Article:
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Thru-Hiking the JMT: Lone Pine to Yosemite Valley

And my view

This day, three years ago…

We woke up early and at 6am, were the first customers at the Alabama Hills Cafe. There’s something great about guilt-free eating, knowing that you’ll be running a caloric deficit for three weeks and, why yes you can have the pancakes and an omelet. What the heck! We gorged ourselves to the point of feeling ill, then wobbled back across to the Dow Villa, grabbed our backpacks, and waited for our shuttle.

Jeff, Jeffrey and Hari at the Alabama Hills Cafe

One of the logistic challenges with hiking the John Muir Trail is transportation. If you’re lucky, you might be able to coordinate with friends who want to spend a day or two in Yosemite to see you off. Even then, you’ll need room for your crew, your stuff, and all of their gear as well.

Or you can take two vehicles, dropping one off at the end (Whitney Portal in our case) and then carpooling up to Yosemite. The problem with this is that when you finish the JMT, you’ll have to drive all the way back up to Yosemite to retrieve the other car.

200 miles from Lone Pine to Yosemite Valley

Public transportation is an option, but this too, is challenging. You’ll save money, but need more time to make your way, as you switch from bus to shuttle and so forth. If you have more time than money, it’s probably the best option.

In our case, we had scheduled just enough time to drive up to Lone Pine on one day, drive to Yosemite the next day, hike the JMT and then drive directly home.  That meant hiring a driver to shuttle us from Lone Pine to Yosemite Valley. We booked Mt. Whitney Shuttle, and the fare for all four of us ran a whopping $595 bucks! Split four ways, it worked out to roughly $150 apiece. Gulp!

Our driver — Richard — was awesome. He was waiting for us right at the scheduled time — 7am, and kept us entertained with his stories on the way up. When we reached Tioga Pass Road, we made a stop at The Mobil and then joined the throngs snaking our way up and over Tioga Pass.

Before dropping down into the valley, we stopped at Olmstead Point and took in the views. There were some tourists who had setup telescopes pointed at Half Dome, and you could make out the hikers clambering up the cables to the top — something we hoped to be doing this time tomorrow!

The Weigh-In

Weighing our packs at the Ranger Station
Jeffrey’s back-breaking “winner”

Richard drove us down into the Yosemite Valley and dropped us off at the Ranger Station. We picked up our permit (you get an email confirmation, but still have to show up in person to claim your actual permit). They grilled us about our plans and whether we had bear canisters (we did). Permit in hand, we took turns weighing our packs on the scale out front.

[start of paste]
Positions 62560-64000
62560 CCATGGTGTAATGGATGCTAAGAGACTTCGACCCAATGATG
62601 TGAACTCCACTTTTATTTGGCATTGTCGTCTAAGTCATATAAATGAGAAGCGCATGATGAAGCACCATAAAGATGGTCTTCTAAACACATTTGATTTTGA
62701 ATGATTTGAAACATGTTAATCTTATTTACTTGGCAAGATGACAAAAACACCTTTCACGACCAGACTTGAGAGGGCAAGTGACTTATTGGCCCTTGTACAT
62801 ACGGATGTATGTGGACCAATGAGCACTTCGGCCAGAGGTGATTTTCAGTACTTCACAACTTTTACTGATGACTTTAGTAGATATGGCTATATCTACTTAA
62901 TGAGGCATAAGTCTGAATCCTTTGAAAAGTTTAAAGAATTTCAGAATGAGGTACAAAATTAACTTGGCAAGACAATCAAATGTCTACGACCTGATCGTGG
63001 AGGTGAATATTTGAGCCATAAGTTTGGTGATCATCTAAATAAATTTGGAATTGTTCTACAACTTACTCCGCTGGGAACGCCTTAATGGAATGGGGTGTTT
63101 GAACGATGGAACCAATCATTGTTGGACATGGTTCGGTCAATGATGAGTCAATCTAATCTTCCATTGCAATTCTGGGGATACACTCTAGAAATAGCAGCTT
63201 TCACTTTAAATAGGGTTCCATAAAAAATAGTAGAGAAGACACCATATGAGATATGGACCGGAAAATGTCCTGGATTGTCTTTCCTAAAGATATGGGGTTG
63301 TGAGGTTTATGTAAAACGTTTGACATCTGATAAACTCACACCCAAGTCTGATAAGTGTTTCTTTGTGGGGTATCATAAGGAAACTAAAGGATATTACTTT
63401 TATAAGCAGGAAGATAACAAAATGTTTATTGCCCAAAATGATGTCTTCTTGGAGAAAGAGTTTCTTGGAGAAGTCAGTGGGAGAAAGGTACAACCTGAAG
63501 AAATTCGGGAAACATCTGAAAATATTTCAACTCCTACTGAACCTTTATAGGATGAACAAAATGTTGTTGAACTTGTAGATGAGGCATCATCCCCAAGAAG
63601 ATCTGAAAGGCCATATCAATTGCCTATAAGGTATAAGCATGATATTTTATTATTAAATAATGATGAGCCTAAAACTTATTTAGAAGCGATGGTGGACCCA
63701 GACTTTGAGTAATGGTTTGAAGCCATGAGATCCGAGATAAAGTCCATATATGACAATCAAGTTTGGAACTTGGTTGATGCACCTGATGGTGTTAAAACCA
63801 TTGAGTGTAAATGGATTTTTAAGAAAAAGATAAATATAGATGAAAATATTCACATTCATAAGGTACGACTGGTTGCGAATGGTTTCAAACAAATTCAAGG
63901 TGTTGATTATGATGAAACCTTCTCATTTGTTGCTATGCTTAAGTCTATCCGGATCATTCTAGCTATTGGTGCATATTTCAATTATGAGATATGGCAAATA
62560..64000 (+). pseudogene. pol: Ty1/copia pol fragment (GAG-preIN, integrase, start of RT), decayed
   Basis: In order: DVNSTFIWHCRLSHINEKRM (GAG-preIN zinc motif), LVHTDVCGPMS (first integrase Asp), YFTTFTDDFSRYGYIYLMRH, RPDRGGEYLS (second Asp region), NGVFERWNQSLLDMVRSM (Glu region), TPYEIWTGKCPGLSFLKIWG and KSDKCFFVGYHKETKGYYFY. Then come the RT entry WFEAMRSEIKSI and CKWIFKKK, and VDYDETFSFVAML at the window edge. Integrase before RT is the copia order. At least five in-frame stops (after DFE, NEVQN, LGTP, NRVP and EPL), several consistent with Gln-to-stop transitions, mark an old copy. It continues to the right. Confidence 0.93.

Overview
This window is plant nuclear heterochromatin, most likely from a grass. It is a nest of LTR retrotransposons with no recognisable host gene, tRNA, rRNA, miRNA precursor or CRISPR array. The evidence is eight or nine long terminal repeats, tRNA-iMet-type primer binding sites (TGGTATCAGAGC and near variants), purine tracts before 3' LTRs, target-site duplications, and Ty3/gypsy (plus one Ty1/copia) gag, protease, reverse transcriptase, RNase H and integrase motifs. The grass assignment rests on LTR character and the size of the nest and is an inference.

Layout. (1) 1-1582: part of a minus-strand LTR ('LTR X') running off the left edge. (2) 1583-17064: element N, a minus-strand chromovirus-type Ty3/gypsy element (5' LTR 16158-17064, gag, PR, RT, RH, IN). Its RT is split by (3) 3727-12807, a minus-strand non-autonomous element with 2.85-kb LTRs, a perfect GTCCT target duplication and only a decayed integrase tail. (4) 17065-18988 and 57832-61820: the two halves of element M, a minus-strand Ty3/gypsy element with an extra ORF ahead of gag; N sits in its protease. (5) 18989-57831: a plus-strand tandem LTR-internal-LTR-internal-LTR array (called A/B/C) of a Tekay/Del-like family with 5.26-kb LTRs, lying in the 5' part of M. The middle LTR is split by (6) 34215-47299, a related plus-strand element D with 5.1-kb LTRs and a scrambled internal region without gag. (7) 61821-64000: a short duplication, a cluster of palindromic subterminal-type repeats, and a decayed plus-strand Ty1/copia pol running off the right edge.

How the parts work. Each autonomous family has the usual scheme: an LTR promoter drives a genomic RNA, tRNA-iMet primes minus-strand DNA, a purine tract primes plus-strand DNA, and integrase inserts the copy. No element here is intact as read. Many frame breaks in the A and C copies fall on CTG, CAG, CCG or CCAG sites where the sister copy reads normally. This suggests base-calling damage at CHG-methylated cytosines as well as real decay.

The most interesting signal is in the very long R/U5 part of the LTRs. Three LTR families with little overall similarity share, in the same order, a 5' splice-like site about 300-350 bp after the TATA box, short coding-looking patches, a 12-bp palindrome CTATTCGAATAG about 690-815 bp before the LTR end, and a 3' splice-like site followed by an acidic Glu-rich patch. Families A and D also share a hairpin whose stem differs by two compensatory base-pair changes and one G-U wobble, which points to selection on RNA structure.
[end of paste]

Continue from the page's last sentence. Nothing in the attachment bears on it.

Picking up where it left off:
The results?

  • Hari: 33 lbs
  • Joan: 35 lbs
  • Jeff: 45 lbs
  • Jeffrey: 69 lbs — The Winner!?

Clearly Jeffrey was either an animal or slightly demented. Time would tell.

Backpacker’s Campground

We headed to the backpacker’s campground. This is a small campground where hikers with backcountry permits may spend one night (since you typically have to pick up your permit the day before you start). It’s pretty close to a car camping area, but you take a beautiful bridge over a stream where there are no cars, and it’s a little more quiet. We stowed our food and smelly items in the bear locker, setup our tents and relaxed a bit.

As I laid on my back, looking up a the clear blue skies, I watched and listened as the towering pines swayed in the breeze, dancing to the rhythm of nature.

For our last dinner before the trail, Joan and I ambled over to Curry Village for a cold, hops-based beverage, crowds and pizza. This place is insanely crowded in the summer, but it’s an awesome place to people-watch. Joan got lucky, and nabbed a couple seats at the bar while I waited in line for pizza.

We made it back to the backpacker’s campground in the dark, and were surprisingly tired. Maybe it was the anticipation of what was to come, but we went to sleep pretty early.

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Tomorrow morning, we  start hiking the John Muir Trail! 

Originally hiked on July 26, 2010. 


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